RIVERSIDE – The Riverside Board of Trustees discussed several possible avenues it could take to limit speeding on streets near parks at their regular meeting on Thursday.
At the heart of the discussion was an ordinance passed by the board in 2006 that would drop the speed limit on streets near parks from the village-wide 25 mph to 20 mph. Although the board passed the ordinance, it never went into effect because signs alerting drivers to the decreased limit were never installed.
Police Chief Tom Weitzel told trustees that he came across the ordinance while research speed ordinances for targeting by officers in part because of resident's request that the village's speed limits be better enforced.
Whether or not the village should go forward with installation of the required signs, which would be necessary for police to enforce the speed limit, was originally planned to voted on at the board's next meeting. However, due to numerous questions brought up by trustees, it was decided the board would wait to address the issue until further study by the police and public works departments could be completed.
Installing the signs would cost the village an estimated $6,000 for the approximately 80 signs that would need to be purchased. The signs would both alert drivers as they approached a park zone and would display the adjusted speed limit, similar to a school zone sign, when drivers were in the zone. The signs would be in effect anytime there was public activity at a park, but not at night when parks are closed, unless there was an event in progress.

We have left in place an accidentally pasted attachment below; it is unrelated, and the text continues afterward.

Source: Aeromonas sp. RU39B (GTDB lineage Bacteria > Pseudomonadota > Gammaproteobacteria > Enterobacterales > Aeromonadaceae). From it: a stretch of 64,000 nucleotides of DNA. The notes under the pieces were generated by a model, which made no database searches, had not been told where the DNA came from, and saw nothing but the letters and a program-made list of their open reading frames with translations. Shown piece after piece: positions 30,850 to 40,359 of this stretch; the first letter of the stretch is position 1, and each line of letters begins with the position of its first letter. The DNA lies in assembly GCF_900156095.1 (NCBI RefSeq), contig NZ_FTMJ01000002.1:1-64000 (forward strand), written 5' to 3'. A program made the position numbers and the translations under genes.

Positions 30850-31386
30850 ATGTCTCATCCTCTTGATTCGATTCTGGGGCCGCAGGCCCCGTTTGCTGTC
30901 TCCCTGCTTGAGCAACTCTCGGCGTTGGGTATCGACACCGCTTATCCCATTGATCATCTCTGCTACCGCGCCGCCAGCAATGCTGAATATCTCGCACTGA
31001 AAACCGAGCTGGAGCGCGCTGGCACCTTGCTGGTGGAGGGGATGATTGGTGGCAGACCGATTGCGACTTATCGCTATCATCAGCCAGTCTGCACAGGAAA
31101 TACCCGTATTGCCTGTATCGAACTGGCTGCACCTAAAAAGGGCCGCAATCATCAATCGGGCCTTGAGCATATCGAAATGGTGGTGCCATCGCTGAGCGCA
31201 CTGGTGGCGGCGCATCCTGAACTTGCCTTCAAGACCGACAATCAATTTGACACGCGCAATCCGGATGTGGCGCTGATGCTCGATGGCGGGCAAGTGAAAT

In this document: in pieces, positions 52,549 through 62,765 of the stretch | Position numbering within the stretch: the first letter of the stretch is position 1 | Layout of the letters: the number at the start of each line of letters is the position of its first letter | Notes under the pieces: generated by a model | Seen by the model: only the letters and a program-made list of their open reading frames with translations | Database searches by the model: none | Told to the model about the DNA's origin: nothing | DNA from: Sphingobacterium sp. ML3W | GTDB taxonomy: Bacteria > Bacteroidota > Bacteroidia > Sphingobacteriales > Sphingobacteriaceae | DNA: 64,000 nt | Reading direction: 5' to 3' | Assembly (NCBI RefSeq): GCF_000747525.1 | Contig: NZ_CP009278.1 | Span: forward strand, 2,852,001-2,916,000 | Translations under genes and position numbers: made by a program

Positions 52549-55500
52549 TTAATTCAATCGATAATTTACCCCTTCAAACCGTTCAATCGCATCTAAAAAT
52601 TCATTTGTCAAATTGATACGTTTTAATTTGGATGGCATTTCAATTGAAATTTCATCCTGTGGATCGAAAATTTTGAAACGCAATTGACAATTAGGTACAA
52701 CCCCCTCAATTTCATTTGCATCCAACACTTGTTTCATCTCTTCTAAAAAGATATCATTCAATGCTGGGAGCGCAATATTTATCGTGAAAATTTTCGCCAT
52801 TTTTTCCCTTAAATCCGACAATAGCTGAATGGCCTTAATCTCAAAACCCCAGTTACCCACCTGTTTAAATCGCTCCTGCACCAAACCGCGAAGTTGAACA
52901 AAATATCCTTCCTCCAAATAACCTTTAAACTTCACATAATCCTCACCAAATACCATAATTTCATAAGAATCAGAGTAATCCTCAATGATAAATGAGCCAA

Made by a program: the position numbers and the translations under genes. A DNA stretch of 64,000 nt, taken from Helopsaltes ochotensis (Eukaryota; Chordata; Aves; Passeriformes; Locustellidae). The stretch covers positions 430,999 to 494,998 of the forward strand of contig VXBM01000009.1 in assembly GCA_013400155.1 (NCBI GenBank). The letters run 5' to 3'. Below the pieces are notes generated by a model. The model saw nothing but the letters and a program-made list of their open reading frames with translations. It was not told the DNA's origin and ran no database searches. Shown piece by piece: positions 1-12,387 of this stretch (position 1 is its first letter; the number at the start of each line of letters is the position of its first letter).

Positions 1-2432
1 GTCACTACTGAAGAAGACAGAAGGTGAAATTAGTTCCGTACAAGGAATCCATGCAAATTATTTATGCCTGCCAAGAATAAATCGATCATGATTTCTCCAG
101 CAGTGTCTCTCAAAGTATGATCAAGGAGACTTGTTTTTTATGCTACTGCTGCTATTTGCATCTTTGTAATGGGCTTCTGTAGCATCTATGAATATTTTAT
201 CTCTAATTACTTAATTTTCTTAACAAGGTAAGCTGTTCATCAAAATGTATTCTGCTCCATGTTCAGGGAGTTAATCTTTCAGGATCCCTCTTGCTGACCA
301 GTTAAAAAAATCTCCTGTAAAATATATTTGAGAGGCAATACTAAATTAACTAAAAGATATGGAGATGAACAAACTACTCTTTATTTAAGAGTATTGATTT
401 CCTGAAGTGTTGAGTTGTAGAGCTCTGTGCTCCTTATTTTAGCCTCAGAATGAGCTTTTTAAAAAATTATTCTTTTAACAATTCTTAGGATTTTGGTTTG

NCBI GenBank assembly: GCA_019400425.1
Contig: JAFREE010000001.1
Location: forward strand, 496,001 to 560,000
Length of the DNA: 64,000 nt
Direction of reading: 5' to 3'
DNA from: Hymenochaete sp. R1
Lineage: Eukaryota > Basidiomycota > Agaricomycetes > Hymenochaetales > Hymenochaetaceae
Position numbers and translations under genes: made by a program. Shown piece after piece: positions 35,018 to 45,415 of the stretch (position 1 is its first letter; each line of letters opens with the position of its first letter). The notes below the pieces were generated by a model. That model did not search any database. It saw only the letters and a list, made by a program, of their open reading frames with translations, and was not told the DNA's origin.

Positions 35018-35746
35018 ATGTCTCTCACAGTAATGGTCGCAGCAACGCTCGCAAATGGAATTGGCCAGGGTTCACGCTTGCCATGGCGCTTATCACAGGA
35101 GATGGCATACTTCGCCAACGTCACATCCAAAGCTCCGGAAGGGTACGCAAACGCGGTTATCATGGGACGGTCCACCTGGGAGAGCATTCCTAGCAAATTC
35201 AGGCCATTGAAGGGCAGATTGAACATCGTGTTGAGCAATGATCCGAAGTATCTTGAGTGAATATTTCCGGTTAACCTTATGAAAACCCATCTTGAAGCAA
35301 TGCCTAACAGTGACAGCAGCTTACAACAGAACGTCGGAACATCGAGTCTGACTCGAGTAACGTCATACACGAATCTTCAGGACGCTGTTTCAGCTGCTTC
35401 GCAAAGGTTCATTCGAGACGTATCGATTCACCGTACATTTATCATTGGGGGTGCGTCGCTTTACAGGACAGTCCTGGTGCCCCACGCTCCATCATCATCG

Concerned by the amount of traffic signs already in the village, trustees discussed several ways the village could protect residents near parks and be the more effective.
Trustee Doug Pollock said, in the end, a five mph difference in speed wasn't much, and that he considered 25 mph to be a safe speed, which is already in effect across the village.
Trustees recommend further study of the issue before voting, but asked the police department to examine whether school zones could be extended in several areas of the village, ultimately continuing the 20-mph speed limits into park areas. Trustees also suggested that simply better enforcement of the 25-mph limit in park areas could also be a solution.
The board asked residents to share their thoughts with the village while the issue is being considered.